Insulin-Use Safety Recommendations

This project was sponsored by Sanofi.

Webinar: Ten Ways to Prevent Insulin-Use Errors in Your Hospital
This 2014 webinar engaged an interprofessional panel of experts in a discussion about safe use of insulin in hospitals related to the Insulin-Use Safety Recommendations that were published last year in the American Journal of Health-System Pharmacy. The experts will be taking questions from the field about adopting the recommendations as well.

The Experts
• Patricia C. Kienle, R.Ph., M.P.A., FASHP, Director, Accreditation and Medication Safety, Cardinal Health Innovative Delivery Solutions
• Gregory Maynard, M.D., M.Sc., Health Sciences Professory of Medicine, UCSD Division of Hospital Medicine
• Kristen Kulasa, M.D., Assistant Clinical Professor of Medicine, Director, Inpatient Glycemic Control, Division of Endocrinology, Diabetes, and Metabolism, University of California, San Diego
• Robert Weber, Pharm.D., M.S., BCPS, FASHP, Administrator, Pharmaceutical Services, Ohio State University Medical Center.

Prior to viewing the webinar, we encourage you to familiarize yourself with the recommendations and to listen to a recording of the Midyear session on the same topic.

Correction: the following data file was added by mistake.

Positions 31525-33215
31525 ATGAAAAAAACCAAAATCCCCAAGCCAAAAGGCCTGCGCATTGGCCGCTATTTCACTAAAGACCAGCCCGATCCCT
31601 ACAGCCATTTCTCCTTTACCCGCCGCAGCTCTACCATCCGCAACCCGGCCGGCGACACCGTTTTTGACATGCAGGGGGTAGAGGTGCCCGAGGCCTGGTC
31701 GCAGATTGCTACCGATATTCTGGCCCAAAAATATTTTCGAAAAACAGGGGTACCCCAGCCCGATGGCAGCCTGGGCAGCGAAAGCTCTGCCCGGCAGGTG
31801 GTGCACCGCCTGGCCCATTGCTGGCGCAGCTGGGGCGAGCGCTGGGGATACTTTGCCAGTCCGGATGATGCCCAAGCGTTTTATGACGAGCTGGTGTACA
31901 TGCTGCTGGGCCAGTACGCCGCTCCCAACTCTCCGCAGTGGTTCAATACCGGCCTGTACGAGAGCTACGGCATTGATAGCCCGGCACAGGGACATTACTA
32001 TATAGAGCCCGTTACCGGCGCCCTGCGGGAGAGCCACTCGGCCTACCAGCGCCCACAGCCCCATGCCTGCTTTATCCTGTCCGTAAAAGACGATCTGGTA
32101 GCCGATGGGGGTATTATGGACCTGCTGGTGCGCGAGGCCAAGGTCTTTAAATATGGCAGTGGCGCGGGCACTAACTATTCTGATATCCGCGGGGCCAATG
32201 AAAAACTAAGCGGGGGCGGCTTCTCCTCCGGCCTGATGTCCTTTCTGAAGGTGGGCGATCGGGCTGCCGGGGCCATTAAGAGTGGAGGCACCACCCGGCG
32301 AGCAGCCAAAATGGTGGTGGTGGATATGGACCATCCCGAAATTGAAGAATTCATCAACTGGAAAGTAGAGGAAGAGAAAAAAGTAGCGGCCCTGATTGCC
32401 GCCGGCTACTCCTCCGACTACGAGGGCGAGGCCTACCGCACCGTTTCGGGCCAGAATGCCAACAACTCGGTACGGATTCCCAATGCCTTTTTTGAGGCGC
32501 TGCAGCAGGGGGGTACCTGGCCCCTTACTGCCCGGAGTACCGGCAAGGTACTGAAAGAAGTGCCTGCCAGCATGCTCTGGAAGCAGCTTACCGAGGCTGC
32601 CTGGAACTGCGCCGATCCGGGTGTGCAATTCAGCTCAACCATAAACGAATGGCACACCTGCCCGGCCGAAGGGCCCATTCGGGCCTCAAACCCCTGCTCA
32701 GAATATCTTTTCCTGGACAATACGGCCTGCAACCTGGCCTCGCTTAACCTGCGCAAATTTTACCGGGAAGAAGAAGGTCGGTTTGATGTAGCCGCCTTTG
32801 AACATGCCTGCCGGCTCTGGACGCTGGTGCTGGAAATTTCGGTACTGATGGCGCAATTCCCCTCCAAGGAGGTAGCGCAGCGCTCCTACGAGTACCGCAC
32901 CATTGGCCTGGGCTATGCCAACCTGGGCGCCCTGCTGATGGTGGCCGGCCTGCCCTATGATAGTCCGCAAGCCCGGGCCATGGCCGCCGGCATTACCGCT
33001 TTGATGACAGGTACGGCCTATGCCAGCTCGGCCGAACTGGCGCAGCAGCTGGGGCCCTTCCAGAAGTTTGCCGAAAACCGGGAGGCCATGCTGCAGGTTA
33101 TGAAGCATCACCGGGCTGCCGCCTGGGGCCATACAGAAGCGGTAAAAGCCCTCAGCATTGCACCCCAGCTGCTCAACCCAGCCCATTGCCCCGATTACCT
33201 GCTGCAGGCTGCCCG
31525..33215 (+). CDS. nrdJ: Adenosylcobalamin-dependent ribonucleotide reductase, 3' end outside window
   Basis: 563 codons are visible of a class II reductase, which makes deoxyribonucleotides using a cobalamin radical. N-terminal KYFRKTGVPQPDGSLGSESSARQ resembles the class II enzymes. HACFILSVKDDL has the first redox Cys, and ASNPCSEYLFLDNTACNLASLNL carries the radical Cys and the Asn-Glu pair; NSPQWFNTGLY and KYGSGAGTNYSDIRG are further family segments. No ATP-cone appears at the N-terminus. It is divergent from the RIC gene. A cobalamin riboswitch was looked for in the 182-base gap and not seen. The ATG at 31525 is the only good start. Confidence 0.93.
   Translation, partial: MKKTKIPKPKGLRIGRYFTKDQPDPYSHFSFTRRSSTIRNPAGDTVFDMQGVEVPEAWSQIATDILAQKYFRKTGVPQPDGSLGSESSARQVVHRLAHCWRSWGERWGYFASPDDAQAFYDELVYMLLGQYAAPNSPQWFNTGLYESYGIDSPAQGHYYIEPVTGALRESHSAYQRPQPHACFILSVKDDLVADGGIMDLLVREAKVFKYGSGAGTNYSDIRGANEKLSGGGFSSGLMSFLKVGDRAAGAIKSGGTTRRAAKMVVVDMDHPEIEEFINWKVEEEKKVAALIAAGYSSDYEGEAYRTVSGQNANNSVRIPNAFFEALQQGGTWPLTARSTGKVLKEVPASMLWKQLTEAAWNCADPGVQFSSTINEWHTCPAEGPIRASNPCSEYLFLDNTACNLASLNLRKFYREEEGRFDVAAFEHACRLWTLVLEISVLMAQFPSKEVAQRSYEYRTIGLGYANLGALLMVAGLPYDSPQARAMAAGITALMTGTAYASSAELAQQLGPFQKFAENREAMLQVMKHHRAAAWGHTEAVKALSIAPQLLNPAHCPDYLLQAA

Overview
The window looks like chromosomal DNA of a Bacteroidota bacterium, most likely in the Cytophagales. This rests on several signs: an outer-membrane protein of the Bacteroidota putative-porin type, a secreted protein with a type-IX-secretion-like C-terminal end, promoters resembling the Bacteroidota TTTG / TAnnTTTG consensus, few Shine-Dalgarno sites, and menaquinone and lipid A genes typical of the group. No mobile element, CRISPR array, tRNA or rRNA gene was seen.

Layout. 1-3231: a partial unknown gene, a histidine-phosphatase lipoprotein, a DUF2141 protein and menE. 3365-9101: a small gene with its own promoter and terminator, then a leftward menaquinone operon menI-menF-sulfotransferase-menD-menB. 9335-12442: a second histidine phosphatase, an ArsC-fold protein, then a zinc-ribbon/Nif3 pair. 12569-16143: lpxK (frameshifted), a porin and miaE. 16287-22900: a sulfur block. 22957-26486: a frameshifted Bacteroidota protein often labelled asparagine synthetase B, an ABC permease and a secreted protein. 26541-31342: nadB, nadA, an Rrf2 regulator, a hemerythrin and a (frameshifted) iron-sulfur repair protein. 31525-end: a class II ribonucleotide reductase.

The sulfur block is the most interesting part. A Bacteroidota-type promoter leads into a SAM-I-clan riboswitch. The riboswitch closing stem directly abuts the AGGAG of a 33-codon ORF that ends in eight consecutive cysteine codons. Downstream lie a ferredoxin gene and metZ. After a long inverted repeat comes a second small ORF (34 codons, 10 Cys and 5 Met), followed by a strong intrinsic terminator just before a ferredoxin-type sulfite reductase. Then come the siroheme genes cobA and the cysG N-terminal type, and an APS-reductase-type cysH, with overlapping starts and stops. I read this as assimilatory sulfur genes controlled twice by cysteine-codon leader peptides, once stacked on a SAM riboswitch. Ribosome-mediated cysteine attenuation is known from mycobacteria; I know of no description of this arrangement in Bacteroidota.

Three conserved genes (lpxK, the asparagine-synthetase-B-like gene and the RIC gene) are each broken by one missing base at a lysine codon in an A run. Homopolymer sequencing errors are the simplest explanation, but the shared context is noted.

Download a PDF of the webinar slides here.


The Institute for Safe Medication Practices identifies insulin as an inpatient high-alert medication. Insulin
is frequently cited as one of the medications commonly implicated in medication errors in hospitals, and
insulin-related medication errors have the potential to result in serious harm, including death. For
example, “Insulin, Hospitals and Harm: A Review of Patient Safety Incidents Reported to the National
Patient Safety Agency” stated that in a review of 16,600 patient safety incidents involving insulin, 24
percent resulted in patient harm. “A Systems Approach to Reducing Errors in Insulin Therapy in the
Inpatient Setting,” which appeared in Endocrine Practice, reported that insulin was implicated in 33
percent of medication error-related deaths.

These recommendations have been endorsed by the American Academy of Pediatrics, the American
Association of Clinical Endocrinologists, the American Association of Nurse Anesthetists and The
Endocrine Society. They are supported by the American College of Clinical Toxicology, the American
College of Emergency Physicians, ISMP and the Society of Hospital Medicine.

Read the complete article about the insulin-use safety recommendations, “Enhancing Insulin-Use
Safety in Hospitals: Practical Recommendations From an ASHP Foundation Expert Consensus Panel,”
now. [This article has been posted with permission from AJHP.]



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